Dr Yan Wang Preston was originally trained in Clinical Medicine in Fudan University, Shanghai, China and worked as an anaesthetist before moving to England in 2005.  Since then she has devoted herself into a career in photography. In 2009 she completed a MA in Photography at Bradford College, Leeds Beckett University, UK. From 2010 and 2018, she completed a practice-based PhD in Photography at the University of Plymouth under the supervision of Professor Jem Southam and Professor Liz Wells.

Alongside her artist career, Dr. Preston lectures in photography at the University of Huddersfield, UK, where she supervises PhD, MRes and BA students. She is also actively engaged in photography research, education and promotion by presenting at conferences, judging photography competitions and giving talks. If you are considering a MRes or PhD with Dr. Preston, please check on this page

This page is to share Dr. Preston’s PhD thesis with people who are interested in the academic research aspects of the Mother River project.

Full Thesis (click to download)

Yangtze The Mother River

 Photography, Myth and Deep Mapping


 Yan Wang Preston



'The Yangtze is China’s Mother River. It is my Mother River.’ This practice-based PhD research was initially motivated by the researcher’s personal search for The Mother River and a critical question in finding her own vision of the river. As the field experiences contradicted the researcher’s expectation of The Mother River, the research methodology changed and led to a new, critical understanding: The Mother River is mythic.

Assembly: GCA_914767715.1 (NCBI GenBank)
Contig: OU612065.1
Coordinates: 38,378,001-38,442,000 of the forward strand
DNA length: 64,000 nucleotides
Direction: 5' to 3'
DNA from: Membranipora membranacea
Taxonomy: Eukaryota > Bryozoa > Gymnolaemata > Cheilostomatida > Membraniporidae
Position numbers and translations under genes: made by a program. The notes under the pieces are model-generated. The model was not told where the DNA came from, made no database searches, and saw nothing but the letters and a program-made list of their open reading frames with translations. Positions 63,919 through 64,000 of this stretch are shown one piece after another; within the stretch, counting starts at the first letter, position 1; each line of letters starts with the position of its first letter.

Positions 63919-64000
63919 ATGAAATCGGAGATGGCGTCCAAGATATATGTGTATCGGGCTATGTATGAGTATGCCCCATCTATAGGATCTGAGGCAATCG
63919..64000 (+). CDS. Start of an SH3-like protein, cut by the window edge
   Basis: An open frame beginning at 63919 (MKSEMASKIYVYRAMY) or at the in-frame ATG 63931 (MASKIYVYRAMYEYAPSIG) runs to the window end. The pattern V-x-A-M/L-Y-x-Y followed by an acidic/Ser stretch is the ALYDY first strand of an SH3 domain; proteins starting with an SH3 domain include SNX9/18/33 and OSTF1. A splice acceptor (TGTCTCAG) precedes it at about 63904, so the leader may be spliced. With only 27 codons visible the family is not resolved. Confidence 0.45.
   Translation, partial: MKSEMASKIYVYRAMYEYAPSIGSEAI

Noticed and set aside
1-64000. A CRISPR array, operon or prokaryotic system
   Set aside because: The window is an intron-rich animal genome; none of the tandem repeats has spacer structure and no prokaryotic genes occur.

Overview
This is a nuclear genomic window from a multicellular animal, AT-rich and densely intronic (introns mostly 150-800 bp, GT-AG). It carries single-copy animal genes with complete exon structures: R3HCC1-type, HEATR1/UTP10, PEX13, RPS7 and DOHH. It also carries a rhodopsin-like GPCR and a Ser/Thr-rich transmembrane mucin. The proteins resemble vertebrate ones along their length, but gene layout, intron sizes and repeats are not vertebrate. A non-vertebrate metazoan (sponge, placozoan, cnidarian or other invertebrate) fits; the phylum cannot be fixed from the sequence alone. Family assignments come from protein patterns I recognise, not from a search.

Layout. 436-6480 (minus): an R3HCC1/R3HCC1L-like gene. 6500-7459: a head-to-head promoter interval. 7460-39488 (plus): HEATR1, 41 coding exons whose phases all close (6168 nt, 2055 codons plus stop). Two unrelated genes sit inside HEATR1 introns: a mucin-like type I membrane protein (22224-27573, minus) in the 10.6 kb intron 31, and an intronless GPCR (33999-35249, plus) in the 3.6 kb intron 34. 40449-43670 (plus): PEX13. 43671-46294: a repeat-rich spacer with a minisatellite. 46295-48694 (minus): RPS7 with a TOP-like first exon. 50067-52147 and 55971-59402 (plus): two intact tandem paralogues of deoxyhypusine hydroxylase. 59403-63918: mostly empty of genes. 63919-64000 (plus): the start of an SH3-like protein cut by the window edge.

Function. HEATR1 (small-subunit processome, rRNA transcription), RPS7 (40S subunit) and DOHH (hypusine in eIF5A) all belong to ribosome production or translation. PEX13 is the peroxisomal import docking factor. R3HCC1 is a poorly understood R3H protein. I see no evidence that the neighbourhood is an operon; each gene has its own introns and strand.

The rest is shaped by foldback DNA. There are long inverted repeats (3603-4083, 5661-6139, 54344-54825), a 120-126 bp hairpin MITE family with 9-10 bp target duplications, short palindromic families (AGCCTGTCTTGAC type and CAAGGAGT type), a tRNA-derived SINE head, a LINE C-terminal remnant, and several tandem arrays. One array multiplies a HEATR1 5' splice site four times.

This thesis examines the politics and characters of such a myth. It also asks with what research methods and visual strategy can landscape photography interrogate The Mother River myth’s complexities. Between 2010 and 2014, the author conducted eight field trips to the Yangtze River. Initially working observationally, it soon became apparent that this method alone was insufficient in reaching an original understanding of the physical and cultural Yangtze landscapes. A series of tactile interventions within the landscapes were then performed and critically evaluated prior to the next phase of the research, in which the entire 6,211 km of the Yangtze River was photographed at precise 100 km intervals. A new body of photographic work titled Mother River was produced as a result. To test its effect in challenging the myth, Mother River has been staged in 12 international exhibitions and printed in one complete catalogue. Over 80,000 people visited the shows in China.

Deep mapping, which combines experiential and contextual research with multi-sensorial emplacement as a key method, emerged from this research process and is argued as a new contribution to the field of photographic research. Meanwhile, the artistic output of this research, Mother River, is the most systematic documentation of the entire river made by one person since the 1840s. Furthermore, it is argued that using the Y Points System as a physical framework and storytelling a visual strategy, Mother River challenges the mythic Yangtze The Mother River with a scale and complexity rarely employed by other photographers.